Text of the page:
Home News Poland honours Warsaw Jews’ uprising amid tension over Holocaust law

Poland honours Warsaw Jews’ uprising amid tension over Holocaust law

Published on April 19, 2018

Polish President Andrzej Duda on Thursday honoured the young Jews who launched the Warsaw ghetto uprising against the Nazis 75 years ago, but also used the occasion to reject claims that Poles had a hand in the Holocaust.

“I am strongly convinced that both Poles and also Polish Jews deeply care about having a single historical truth,” Duda said at a remembrance ceremony at the Ghetto Heroes Monument in Warsaw.

Hundreds of Jewish fighters launched their attack on April 19, 1943, after the Nazis began deporting the surviving residents of the Jewish district they had set up after invading Poland.

The insurgents preferred to die fighting instead of in a gas chamber at the Treblinka death camp where the Nazis had already sent more than 300,000 Warsaw Jews.

“They stood up proudly, arms in their hands, to demonstrate to the Germans that Jews would not be defeated so easily and trampled upon,” Duda said.

The head of state recalled that the fighters had help from non-Jewish Poles who gave them weapons and shot at the Germans outside the ghetto walls.

“There were Poles who helped Jews, treating them like brothers, like fellow citizens,” Duda said.

“And that is why I am sure that whenever anyone talks about the responsibility or co-responsibility of the Polish state for the Holocaust, that person hurts the feelings of Poles but also the feelings of Polish Jews,” Duda added.

“Not only is it slander but it also blurs the responsibility of the true executioners, the German Nazis.”

Duda’s statement appeared to be a reference to the new Holocaust law which came into effect last month.

The legislation, which penalises statements attributing Nazi German crimes to the Polish state with fines or a jail term of up to three years, was meant to protect the country from false accusations of complicity.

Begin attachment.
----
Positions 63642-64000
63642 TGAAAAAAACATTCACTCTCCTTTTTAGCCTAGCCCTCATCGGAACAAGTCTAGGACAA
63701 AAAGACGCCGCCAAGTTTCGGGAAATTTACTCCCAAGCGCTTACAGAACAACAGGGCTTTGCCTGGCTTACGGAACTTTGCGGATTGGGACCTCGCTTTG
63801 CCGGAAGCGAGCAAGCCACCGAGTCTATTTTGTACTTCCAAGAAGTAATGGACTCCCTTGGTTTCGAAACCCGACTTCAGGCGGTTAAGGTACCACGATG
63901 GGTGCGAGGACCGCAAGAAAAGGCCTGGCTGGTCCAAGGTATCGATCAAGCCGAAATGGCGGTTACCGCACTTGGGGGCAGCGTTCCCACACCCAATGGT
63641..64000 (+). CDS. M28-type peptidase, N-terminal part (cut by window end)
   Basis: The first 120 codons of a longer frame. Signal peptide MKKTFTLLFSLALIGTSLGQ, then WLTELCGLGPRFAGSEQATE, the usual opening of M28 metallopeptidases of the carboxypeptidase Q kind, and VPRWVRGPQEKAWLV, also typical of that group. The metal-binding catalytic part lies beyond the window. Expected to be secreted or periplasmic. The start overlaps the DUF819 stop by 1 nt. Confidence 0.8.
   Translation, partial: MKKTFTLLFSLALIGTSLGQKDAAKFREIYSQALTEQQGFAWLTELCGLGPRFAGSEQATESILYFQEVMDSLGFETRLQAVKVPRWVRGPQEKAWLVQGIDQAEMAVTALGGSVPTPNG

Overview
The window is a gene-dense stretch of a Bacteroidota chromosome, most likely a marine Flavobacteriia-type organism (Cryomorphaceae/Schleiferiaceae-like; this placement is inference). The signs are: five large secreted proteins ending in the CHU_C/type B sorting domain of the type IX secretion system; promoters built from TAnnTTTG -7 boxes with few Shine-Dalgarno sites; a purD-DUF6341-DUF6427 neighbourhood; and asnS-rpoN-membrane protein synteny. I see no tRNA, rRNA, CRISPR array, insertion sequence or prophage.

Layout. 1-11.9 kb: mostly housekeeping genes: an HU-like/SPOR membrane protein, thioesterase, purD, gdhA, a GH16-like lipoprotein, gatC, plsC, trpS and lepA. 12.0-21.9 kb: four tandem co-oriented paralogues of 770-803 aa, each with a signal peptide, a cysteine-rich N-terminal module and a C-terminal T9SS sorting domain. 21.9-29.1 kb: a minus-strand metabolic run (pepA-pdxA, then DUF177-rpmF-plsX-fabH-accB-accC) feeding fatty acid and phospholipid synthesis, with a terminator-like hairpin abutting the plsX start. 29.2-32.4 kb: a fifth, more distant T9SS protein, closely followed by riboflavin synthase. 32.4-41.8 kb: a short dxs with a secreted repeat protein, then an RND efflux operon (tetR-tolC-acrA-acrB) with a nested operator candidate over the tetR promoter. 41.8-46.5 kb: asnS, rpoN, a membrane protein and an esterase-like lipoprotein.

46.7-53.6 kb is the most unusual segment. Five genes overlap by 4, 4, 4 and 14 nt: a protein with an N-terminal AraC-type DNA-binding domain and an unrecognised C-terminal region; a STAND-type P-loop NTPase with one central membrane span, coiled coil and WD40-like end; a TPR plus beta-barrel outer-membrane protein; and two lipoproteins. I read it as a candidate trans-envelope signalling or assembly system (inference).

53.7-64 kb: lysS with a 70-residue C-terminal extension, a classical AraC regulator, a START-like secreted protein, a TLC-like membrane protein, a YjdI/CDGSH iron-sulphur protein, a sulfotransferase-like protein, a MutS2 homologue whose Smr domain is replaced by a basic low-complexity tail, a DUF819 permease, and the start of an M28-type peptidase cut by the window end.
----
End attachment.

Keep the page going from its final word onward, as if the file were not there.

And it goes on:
But the law has drawn strong criticism from Israel and Jewish organisations, which accused Warsaw of denying the participation of individual Poles in the genocide of Jews.

Israel also expressed concern that the law could open the door to prosecuting Holocaust survivors for their testimony.

– Sea of daffodils –

World Jewish Congress President Ronald Lauder for his part spoke of “a special bond that cannot be broken by anyone” between the Polish Catholics and Jews who fought against the German Nazis.

He added however that “throughout Europe and in Poland there were brave non-Jews who risked their lives to save Jewish lives, as there were those… who betrayed the Jews and sold their property.”

Israel’s ambassador to Poland Anna Azari did not make reference to the touchy subject but instead mentioned that Thursday was also the 70th anniversary of the creation of the state of Israel.

Scheduled for the same time as the official event was a march in Warsaw organised by anti-fascist organisations, during which several hundred people sang Yiddish songs and protested against what they called the hijacking of anniversary ceremonies by politicians.

Participants read a statement from 40 years ago by an uprising leader, Marek Edelman, who explained why he refused to take part in official ceremonies which he believed falsified history.

Warsaw resident Stanislawa Scibor, 82, said she took part in the protest because she did not agree with the formal nature of the ceremony.

“Before, there weren’t any barriers, anyone could go,” she told AFP.

Later Thursday the Shalom foundation plans to inaugurate the Tree of Tears, a weeping willow whose leaves are meant to symbolise the tears of Jewish mothers who handed over their children to Catholic mothers in order to save their lives.

Warsaw residents carried daffodils or pinned paper versions to their clothes in a tradition started five years ago by the POLIN Museum of the History of Polish Jews.

The daffodil is a reference to Edelman, the uprising commander who until his death in 2009 would receive a bouquet of the flowers from an anonymous sender on the anniversary and deposit them at the ghetto hero monument.

Because of their colour and form, daffodils also resemble the yellow star Jews were forced to wear by Nazis during the war.